Millionaire Tory minister Lord Freud even tried to blame food bank use on charities.
UPDATE: Johnson blames his wife for tweet »
The DWP is refusing to refer desperate benefits claimants to food banks, according to the country’s largest operator. The Trussell Trust has claimed that Iain Duncan Smith’s department has “privately reneged” on an agreement for Jobcentres to refer needy claimants using an agreed procedure — and banned the collection key data on food bank use.
After ignorant attempts by a Tory minister to blame increased food bank use on charities, it has emerged that the DWP have dropped the requirement for staff to record the reason for a food bank referral and to provide claimants with vouchers — meaning that food banks cannot assess need at the other end. Conveniently enough, this also reduces the amount of embarrassing statistical data in circulation on food banks.
These revelation fly in the face of a response from David Cameron in PMQs yesterday, who is apparently under the impression that Jobcentres were still referring people — when they haven’t been since April.
“We have done something that the food bank movement had been asking for for years, but that the Labour Government did not grant because they were worried about the public relations — namely, the ability to say to people in Jobcentre Plus who needed help that they could go to a food bank. The Labour Government might not have wanted to do that because it was bad publicity; we did it because it was the right thing.”
The charity’s executive chairman Chris Mould said:
“We’re delighted that David Cameron understands the importance of enabling Jobcentres to refer people in crisis to foodbanks but we are deeply concerned that some people within DWP are doing their best to block the agreement that makes this possible.”
Naturally, austerity architect George Osborne still hasn’t visited one yet.
A government minister has rejected suggestions that austerity policies have led to an increase in food bank use — making the astonishing suggestion that food bank charities are somehow to blame.
Former investment banker and peer David Freud, a minister in DWP, told the Lords this afternoon that the increase in the usage of food banks was ”supply led”.
“If you put more food banks in, that is the supply. Clearly, food from the food banks is a free good and by definition with a free good there’s almost infinite demand.”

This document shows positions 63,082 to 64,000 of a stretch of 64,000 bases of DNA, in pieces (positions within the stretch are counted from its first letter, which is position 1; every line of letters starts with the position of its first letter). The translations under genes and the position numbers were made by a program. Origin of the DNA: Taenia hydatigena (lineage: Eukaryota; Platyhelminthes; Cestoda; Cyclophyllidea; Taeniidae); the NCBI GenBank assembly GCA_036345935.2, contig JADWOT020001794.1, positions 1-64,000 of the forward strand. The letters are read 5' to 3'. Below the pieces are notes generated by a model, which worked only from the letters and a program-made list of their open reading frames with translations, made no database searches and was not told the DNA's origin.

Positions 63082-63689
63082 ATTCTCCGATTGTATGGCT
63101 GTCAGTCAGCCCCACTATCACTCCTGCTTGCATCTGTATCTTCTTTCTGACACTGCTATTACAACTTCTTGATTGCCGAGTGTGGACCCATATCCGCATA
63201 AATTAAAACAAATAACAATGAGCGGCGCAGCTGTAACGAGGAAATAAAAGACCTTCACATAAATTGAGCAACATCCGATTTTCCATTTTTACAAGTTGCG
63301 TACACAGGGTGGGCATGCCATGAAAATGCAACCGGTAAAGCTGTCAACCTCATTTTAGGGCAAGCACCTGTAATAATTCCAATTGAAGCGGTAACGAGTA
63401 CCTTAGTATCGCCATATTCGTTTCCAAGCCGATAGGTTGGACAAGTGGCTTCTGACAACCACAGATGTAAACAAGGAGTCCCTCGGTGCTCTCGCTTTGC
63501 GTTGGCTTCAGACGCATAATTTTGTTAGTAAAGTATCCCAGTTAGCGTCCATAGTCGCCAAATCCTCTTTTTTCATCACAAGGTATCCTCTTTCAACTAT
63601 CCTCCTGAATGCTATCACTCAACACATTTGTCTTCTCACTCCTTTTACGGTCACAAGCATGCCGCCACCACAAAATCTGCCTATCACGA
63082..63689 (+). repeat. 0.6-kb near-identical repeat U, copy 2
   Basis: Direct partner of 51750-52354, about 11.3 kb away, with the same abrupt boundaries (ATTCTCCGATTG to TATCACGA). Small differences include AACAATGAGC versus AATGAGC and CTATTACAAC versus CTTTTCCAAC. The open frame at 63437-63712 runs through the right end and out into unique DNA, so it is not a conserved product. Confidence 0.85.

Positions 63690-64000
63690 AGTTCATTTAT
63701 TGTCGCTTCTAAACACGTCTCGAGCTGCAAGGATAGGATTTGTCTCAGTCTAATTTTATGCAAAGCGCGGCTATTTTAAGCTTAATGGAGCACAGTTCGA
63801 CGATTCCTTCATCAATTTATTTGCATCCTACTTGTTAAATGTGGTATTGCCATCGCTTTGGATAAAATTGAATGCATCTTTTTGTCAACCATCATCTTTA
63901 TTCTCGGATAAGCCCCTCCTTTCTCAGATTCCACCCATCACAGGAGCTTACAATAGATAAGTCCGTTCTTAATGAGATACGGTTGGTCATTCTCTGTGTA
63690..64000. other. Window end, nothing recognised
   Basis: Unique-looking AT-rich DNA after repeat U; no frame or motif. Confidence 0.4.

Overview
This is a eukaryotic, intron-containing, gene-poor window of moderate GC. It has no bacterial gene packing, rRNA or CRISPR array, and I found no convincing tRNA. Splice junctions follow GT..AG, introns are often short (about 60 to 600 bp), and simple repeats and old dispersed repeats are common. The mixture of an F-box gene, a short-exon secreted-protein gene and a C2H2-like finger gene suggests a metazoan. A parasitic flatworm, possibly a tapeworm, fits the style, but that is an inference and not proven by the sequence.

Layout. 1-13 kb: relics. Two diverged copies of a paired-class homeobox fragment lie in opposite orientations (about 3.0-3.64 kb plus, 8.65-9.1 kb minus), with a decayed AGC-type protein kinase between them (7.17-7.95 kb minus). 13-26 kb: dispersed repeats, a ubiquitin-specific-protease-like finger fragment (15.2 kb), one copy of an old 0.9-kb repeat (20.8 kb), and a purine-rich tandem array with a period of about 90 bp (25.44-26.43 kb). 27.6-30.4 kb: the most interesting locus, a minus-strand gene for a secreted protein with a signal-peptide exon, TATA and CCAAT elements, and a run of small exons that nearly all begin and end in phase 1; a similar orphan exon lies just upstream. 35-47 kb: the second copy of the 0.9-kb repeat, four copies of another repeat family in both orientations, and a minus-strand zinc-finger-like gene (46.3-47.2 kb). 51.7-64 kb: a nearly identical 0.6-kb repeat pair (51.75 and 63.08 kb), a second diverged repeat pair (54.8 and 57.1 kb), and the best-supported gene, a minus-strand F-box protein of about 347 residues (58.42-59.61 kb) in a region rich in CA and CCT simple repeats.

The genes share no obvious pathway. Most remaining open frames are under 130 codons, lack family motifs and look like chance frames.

In the wake of the longer wait for unemployment benefits introduced by George Osborne last week, Freud also rejected suggestions by leading food bank operators that delays in benefit payments drove demand for emergency food aid.
His comments come after similar straw-clutching from other senior Tory figures — including secretary of state Iain Duncan Smith — that the growing number of food banks is down to advertising in Jobcentres and an increase in volunteers.
Evidently this is what Cameron meant by the Big Society.
Tough reforms announced by George Osborne yesterday promise to drive up food bank queues — but the chancellor has snubbed an invitation to actually visit one.
In an interview with the Huffington Post’s Mehdi Hasan last December, the chief executive of the Trussell Trust, the UK’s largest network of food banks, made the following invitation:
“My message to George Osborne is: come to our food banks.”
While pressure forced David Cameron to face up to the impact of his policies by visiting such a facility, Scrapbook can confirm the chancellor has not taken the Trussell Trust up on their invitation.
Given he is so keen to force the newly unemployed to use them, perhaps he should visit one.
UPDATE: Just don’t mention the £10 gourmet burger …
With Osborne’s spending review introducing a tough-sounding seven day delay for new benefits claimants, the Spectator’s Isabel Hardman is right about the dangers:
Indeed, when David Cameron finally visited the food bank in his constituency, a desperate newly unemployed mother told Sky News:
“My wages had stopped, so I had to wait for the benefits to kick in. We were desperate. We didn’t have any food. At one point I had a fiver, in my back pocket, to just go and get some food.”
So has the chancellor been to a food bank yet?